sadie sadie married lady (or, “Once upon a blue moon”)

Things I love about being married so far:
1. Greg’s honeymoon beard (RIP, since he had to shave it for work yesterday.)
2. The mysterious way it all feels “different” now.
3. Saying “my husband.”
4. Looking at all the wedding pics people are posting on facebook and instagram and glowing at how beautiful I feel and recalling how perfect and wonderful that day was.

It was a perfect wedding. I loved every second, every magical ounce of it. To have so many people in one place who love me, who love Greg and me together, was such a big feeling of love that I almost floated off the ground. On the dance floor I jumped so lightly that I forgot gravity completely until my knees reminded me the next morning.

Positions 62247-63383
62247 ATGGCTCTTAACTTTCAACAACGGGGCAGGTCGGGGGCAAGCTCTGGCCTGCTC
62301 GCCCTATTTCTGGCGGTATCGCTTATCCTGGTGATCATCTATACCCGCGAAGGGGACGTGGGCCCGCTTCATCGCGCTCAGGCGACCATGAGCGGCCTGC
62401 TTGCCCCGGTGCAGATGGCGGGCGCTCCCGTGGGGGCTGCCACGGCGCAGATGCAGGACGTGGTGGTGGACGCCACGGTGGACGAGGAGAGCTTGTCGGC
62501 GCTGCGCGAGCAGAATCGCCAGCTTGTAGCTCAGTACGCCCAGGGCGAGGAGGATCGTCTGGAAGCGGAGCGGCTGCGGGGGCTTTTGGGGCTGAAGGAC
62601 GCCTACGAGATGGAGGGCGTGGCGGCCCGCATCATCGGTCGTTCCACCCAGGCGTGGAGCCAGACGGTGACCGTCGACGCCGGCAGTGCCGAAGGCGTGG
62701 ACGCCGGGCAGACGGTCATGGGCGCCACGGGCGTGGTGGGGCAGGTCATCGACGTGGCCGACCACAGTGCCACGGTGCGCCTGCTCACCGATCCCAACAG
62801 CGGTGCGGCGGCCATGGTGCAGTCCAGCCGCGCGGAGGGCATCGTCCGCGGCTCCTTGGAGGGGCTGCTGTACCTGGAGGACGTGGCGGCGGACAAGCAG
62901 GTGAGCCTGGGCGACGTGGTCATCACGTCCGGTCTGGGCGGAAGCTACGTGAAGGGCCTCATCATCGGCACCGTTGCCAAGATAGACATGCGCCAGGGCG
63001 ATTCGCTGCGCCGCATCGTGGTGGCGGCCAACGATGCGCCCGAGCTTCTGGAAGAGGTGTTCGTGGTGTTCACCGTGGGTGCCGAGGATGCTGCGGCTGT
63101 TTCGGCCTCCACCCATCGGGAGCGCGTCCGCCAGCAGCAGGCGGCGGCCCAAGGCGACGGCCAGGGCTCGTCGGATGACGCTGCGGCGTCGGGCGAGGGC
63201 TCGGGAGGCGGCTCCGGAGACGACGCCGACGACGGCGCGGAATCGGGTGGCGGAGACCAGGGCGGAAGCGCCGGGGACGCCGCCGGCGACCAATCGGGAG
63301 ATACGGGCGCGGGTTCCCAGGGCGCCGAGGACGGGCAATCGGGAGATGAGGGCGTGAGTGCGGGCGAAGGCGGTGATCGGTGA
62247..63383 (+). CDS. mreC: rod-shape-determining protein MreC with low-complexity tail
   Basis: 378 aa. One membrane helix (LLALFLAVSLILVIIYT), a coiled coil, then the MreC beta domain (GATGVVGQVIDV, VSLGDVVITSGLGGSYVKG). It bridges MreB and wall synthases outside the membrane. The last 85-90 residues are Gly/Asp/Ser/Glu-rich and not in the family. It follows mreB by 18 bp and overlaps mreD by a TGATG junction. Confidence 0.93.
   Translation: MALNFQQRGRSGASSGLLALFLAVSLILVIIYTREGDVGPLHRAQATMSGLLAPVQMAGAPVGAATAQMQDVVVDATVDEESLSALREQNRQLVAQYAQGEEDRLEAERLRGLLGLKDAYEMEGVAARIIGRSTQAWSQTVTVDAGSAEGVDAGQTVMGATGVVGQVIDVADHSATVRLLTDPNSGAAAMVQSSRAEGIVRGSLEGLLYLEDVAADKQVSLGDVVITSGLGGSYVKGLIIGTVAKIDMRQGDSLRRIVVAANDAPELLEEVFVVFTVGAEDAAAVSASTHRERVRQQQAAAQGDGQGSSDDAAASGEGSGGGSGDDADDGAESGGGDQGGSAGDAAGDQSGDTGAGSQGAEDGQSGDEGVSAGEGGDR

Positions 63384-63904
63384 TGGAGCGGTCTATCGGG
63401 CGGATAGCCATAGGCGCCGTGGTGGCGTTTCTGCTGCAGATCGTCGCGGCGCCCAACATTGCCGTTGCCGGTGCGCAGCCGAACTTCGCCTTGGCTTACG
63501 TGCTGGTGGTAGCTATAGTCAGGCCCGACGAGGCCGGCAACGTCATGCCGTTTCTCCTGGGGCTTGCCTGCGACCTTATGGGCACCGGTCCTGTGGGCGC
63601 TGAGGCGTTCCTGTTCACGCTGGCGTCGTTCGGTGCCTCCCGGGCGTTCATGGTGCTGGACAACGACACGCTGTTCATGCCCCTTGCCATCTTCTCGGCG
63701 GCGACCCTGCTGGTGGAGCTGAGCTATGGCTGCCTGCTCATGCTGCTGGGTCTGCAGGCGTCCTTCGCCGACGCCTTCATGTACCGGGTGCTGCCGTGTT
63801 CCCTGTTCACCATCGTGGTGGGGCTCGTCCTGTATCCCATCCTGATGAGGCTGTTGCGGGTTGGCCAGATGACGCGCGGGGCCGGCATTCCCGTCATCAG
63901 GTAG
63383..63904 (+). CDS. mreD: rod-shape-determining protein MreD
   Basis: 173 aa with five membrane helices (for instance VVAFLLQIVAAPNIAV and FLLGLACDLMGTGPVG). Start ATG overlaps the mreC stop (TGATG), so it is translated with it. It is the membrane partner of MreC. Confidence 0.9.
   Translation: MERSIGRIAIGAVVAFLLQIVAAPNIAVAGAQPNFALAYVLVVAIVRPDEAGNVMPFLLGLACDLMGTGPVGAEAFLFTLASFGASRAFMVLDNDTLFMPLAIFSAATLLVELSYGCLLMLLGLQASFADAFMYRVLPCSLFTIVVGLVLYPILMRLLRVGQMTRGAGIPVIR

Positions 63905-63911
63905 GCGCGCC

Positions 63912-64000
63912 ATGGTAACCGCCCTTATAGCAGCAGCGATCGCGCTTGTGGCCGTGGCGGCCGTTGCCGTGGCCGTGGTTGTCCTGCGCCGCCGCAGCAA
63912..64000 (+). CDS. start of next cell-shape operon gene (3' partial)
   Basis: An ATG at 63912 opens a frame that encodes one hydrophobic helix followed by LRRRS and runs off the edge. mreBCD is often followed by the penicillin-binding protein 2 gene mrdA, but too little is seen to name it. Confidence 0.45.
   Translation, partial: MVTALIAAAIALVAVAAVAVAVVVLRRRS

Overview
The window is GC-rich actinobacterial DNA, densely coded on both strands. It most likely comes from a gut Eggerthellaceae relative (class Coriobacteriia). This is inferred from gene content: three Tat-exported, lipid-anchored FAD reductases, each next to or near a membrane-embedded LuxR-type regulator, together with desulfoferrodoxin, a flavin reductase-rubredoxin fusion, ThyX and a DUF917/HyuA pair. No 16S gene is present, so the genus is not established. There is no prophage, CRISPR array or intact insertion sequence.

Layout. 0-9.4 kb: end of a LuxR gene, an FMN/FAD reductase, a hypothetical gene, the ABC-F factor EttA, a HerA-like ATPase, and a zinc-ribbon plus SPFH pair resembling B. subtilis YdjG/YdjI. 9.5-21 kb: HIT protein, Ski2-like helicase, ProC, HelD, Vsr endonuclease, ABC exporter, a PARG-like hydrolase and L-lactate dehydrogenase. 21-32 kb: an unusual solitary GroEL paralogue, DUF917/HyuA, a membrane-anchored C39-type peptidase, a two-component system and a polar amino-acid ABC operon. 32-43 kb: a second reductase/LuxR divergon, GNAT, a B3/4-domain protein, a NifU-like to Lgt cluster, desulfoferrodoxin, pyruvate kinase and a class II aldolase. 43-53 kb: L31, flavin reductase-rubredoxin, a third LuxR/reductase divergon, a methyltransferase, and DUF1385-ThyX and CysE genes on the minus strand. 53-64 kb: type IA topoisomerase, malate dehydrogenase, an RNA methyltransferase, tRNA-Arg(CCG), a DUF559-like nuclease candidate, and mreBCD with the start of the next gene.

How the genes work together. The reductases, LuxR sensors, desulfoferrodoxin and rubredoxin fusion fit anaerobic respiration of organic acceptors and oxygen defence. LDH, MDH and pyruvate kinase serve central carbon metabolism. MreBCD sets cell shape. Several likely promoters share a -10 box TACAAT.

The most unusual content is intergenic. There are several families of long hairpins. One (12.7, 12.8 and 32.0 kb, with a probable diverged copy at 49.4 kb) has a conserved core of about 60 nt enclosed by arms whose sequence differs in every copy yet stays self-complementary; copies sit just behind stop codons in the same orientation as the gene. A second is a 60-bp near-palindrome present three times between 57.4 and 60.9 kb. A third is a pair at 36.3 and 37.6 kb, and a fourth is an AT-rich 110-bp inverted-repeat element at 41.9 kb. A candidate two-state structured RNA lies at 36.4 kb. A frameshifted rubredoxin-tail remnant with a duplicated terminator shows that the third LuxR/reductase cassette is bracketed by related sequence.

Some favorite moments: the whole ceremony. Walking down the aisle (through the field more accurately) and knowing this was really happening, this wedding, this life. Holding onto my dad and sister as we walked together. Feeling my mom with us. My sister reading the e.e. Cummings poem I always knew she’d read at my wedding. Our vows, which we wrote ourselves, my eyes filling with tears the whole time. Standing under the chuppah that Greg made, my mom’s Tallis draped over it. Our amazing bridal party standing around us, reading the group poem they didn’t even get to practice ahead of time. The song my friend Diana wrote for us, about us, me looking into Greg’s eyes as she sang. Dancing out through the grass, and then down the road a bit, away for just a few moments alone. The speeches (our dads, Greg’s brother and my sister). I knew my dad ‘s speech would make me cry, and it did. My sister’s unplanned, not written down speech that came out so on point from her wild heart. Greg’s brother and dad so lovingly honoring us, and welcoming me into their family. Our first dance, the father daughter dance, the secret surprise choreographed dance by my sister, dad and me. And all the dancing, so much dancing, all night long. I only peed once, and barely ate two bites. It was the best.